Video Game Helps You Study Genetically Based Diseases
According to recent information, it has been revealed that a group of researchers from McGill University has discovered a method for making the process of playing video games more dynamic apart from making it a fun-filled experience.
The method relates to a recently developed video game, which is somewhat similar to the widely popular and legendary puzzle game Tetris, developed by computer scientist Jerome Waldispuhl.
But, the true essence of the simple-looking and straightforward game goes way beyond the purpose of fun and entertainment, as it has been revealed that the game is designed with a deep intent of improving the understanding of its users regarding various diseases based on genetics.
Waldispuhl reveals that his newly-developed game, dubbed Phylo, includes aligning numerous series of coloured blocks which symbolize human DNA. The data which results thereafter is of vital assistance in helping the study of ailments such as diabetes, Alzheimer's and cancer.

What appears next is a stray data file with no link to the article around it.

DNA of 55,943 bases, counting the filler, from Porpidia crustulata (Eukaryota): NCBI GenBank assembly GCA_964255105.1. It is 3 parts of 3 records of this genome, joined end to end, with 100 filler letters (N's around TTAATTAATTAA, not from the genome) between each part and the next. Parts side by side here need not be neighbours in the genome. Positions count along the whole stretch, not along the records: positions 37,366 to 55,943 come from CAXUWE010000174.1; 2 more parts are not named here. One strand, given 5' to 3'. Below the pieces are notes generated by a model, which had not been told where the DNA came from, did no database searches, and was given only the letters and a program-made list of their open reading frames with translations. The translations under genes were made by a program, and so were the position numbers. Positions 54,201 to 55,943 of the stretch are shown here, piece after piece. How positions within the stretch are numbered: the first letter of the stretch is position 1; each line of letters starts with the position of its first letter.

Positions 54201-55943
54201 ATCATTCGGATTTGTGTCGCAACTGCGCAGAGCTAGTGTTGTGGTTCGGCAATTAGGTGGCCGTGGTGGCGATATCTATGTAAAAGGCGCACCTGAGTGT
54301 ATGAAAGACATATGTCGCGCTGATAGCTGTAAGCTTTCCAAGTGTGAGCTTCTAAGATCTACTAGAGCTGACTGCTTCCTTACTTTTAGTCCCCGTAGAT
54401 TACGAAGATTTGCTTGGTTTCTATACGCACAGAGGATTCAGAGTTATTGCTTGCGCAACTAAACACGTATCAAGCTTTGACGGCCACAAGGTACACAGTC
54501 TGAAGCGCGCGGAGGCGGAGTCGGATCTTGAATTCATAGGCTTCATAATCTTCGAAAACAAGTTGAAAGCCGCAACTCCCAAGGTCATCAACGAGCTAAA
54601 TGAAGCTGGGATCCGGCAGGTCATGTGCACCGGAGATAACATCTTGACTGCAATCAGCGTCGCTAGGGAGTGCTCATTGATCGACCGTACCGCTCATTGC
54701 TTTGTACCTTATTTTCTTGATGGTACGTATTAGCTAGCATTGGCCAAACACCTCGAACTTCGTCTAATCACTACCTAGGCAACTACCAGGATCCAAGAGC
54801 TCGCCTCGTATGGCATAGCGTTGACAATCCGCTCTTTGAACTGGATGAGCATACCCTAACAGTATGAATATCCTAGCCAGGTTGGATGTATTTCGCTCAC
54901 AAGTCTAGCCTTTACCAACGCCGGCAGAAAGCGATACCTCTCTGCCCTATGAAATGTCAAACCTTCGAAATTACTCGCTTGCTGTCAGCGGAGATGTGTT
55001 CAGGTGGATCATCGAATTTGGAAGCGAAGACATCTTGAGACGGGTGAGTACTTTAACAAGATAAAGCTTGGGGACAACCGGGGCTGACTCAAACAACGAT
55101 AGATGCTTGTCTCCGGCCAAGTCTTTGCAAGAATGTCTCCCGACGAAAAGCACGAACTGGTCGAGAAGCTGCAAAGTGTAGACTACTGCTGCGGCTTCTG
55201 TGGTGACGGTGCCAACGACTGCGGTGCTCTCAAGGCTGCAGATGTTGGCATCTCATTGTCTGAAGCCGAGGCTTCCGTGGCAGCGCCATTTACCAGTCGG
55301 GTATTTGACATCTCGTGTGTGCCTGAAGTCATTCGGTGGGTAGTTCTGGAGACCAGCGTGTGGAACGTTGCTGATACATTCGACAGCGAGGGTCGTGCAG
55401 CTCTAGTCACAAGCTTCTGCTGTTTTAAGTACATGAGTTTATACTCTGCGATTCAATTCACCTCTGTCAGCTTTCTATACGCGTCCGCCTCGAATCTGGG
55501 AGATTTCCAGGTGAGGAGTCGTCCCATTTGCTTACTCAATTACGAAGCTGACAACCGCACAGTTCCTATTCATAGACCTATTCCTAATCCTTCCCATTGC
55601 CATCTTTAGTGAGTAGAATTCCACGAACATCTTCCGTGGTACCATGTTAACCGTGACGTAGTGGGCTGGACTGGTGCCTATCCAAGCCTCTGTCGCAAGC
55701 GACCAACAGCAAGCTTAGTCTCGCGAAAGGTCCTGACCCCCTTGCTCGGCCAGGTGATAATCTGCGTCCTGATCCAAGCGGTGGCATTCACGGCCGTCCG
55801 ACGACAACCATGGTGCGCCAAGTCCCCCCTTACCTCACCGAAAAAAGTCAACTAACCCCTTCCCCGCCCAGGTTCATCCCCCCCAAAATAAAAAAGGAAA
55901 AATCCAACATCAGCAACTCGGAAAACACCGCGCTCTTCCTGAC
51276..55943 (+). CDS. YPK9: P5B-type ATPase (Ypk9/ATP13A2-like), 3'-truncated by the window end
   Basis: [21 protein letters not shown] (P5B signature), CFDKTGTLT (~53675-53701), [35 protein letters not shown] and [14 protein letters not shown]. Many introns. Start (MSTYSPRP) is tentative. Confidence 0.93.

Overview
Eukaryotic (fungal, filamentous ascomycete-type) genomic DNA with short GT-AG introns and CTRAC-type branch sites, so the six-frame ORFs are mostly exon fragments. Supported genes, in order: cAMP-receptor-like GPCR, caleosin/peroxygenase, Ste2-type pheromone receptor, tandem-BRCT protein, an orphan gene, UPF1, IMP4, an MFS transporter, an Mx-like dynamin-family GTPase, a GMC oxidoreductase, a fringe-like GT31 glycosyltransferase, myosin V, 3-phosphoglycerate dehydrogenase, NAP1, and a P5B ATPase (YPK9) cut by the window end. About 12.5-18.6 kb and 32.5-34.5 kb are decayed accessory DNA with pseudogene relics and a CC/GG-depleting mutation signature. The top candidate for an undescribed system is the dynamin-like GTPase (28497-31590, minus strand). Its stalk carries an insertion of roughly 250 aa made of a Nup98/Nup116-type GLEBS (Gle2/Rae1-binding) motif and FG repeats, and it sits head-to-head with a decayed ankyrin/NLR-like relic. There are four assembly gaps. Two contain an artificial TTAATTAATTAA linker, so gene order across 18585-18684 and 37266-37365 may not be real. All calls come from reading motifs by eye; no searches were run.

In excess of 17,000 individuals have already signed up online for playing the game since the time it was initially launched in November last year.
By examining the sequence of DNA, scientists can potentially obtain a novel approach regarding the genetic relation of various terminal and widespread ailments such as diabetes, cancer and Alzheimer's.
While expressing his opinion in this regard during a recent interview, Waldispuhl claimed: "Originally, I think a lot of people came because they are interested in participating in something that contributes to science".
However, he added that the objective precisely is to make the game promisingly bigger in comparison to casual players. On the other hand, he added that people must understand that it basically takes nothing to contribute to science in a modest and smallest way, and it gives a lot of stuffs in return, like fun, learning and much more.
The Supreme Court changed the rules of political...Read More
You may have head Adam Milstein's name before as a...Read More
In late March, a student from Bordeaux was enjoying...Read More